An event called the March of the Mummies is giving women – and men – the opportunity to fight back against pregnancy and maternity discrimination in the workplace.
The March of the Mummies was founded by the international pressure group Pregnant Then Screwed, who help women to know and understand their rights in the workplace and want to make a change. Many of the stories the Pregnant Then Screwed website show just how much this type of action is needed.
One woman explained: ‘When I told [work] I was pregnant my contract was abruptly “not renewed”,’ while another shared the fact that: ‘my male maternity cover was paid 60% more than me’.
‘After my second baby it was as if I was invisible [at work],’ a third frustrated mum revealed.
It’s because of these anonymous stories – and the fact that a whopping 77% of working mums have come against discrimination in the workplace – that the global marches need to happen.
Sharing the information on Twitter, Pregnant Then Screwed lists the main cities participating as London, Glasgow, Belfast, Manchester, Cardiff and Newcastle.
The marches will take place on Tuesday October 31, at 12pm, and as it’s Halloween, attendees are asked to dress up as mummies (the costume kind) to represent the archaic legislation that is in place.
Each demonstration will last no longer than two hours and you’re encouraged to bring children, wave banners, dress up – anything to make as much noise to draw as much attention to this issue as possible.
The organisation hopes to use the protest marches to highlight five key demands:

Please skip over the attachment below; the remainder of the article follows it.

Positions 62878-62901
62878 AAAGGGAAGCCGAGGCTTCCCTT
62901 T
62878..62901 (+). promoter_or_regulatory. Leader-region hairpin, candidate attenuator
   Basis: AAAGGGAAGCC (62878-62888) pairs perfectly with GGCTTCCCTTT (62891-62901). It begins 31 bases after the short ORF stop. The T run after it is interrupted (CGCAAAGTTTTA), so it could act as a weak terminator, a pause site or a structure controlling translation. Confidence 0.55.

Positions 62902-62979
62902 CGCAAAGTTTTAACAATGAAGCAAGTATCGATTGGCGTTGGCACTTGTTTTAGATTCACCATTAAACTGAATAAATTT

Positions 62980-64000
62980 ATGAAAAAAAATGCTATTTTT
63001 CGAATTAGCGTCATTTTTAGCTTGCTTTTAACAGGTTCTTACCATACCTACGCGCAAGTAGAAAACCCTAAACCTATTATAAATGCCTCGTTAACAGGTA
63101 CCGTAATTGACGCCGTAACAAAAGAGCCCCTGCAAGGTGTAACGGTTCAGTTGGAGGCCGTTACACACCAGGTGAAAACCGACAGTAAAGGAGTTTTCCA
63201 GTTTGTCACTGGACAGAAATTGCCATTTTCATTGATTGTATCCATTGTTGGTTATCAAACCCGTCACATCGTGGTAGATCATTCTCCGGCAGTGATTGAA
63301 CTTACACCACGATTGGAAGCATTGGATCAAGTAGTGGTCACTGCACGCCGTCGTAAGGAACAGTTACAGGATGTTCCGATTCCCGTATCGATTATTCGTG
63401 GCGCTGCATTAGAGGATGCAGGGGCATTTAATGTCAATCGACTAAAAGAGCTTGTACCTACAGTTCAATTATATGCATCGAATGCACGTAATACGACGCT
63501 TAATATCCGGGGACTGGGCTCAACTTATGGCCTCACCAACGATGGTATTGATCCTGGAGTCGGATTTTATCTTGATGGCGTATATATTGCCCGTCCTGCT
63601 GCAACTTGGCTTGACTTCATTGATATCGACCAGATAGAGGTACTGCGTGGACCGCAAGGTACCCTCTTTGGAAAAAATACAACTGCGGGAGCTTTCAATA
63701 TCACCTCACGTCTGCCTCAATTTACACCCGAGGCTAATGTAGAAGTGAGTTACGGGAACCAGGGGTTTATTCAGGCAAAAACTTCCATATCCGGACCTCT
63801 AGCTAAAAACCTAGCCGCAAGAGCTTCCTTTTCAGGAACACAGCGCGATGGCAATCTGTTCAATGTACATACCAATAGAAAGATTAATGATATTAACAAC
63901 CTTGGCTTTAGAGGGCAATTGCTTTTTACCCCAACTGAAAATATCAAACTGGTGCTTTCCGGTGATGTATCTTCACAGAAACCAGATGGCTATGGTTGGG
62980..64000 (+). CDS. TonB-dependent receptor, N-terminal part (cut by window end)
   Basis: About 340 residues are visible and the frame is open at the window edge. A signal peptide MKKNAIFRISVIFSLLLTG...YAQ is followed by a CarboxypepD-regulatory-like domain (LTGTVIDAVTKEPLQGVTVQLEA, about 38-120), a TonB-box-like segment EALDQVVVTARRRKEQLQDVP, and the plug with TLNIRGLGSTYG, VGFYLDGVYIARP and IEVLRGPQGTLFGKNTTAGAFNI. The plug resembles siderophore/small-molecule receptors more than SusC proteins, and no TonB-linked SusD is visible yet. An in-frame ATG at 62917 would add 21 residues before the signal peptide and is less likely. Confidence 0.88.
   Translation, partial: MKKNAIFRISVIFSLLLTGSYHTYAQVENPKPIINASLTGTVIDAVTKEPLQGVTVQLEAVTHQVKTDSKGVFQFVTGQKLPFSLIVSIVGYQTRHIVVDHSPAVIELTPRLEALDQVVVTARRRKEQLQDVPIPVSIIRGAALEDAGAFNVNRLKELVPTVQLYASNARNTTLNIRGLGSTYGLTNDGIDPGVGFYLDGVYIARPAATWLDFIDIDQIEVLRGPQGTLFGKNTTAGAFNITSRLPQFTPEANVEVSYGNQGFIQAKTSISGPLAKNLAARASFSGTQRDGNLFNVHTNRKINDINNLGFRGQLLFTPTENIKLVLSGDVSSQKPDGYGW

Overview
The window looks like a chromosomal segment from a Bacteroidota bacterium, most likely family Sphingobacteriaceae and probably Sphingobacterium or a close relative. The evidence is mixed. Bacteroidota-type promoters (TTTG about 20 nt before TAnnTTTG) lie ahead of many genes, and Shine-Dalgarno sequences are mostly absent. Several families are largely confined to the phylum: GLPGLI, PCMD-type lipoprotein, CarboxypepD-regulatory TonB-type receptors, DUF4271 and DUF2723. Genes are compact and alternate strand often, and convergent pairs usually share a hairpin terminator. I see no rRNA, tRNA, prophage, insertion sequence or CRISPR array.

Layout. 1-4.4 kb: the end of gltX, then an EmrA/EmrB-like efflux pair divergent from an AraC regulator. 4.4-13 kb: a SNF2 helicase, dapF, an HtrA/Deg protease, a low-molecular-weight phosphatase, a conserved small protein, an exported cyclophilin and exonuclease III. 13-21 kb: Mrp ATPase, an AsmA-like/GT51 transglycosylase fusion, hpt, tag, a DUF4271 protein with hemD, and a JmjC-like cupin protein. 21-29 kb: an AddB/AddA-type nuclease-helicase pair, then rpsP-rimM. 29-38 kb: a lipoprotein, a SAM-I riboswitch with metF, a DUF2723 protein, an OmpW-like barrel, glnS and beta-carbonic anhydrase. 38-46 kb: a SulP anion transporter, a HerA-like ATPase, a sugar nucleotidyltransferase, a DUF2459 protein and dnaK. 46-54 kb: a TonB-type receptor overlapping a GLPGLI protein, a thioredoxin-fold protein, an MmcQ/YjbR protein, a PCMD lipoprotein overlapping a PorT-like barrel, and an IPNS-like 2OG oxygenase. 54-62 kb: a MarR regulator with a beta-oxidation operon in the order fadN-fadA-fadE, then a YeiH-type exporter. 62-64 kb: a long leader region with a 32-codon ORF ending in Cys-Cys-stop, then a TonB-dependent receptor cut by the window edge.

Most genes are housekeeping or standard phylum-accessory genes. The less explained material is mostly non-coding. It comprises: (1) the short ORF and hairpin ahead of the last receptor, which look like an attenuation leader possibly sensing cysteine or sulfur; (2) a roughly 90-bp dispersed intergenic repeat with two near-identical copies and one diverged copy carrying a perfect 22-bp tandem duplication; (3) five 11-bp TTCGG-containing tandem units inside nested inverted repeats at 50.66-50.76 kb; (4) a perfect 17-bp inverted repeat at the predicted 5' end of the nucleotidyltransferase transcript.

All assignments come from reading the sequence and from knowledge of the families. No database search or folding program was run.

1. Increase the time limit to raise a tribunal claim from three months to (at least) six months
2. Require companies to report on how many flexible working requests are made and how many are granted
3. Give both parents access to six weeks non-transferable parental leave paid at 90% of original salary
4. Give the self-employed access to statutory shared parental pay
5. Subsidise childcare from sic months old, rather than three years
These demands will be presented to MPs on Parliament Square.
According to the Pregnant Then Screwed founder, Joeli Brearley, it’s up to women everywhere to care and make a stand.
In a column she wrote for the Telegraph, Joeli said: ‘The number of women who are pushed out of their job for daring to have children has almost doubled in the last 10 years.’
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‘[I started Pregnant Then Screwed in 2015] after I was sacked by my employer the day after announcing my pregnancy.’
‘We have attended Parliamentary meetings asking the Government to do more to help mothers – but no action has been taken. Sick and tired of the inaction, we’ve decided it is time to take to the streets.’
What do you think? Will you be going to one of the marches? Let us know in the comments box below.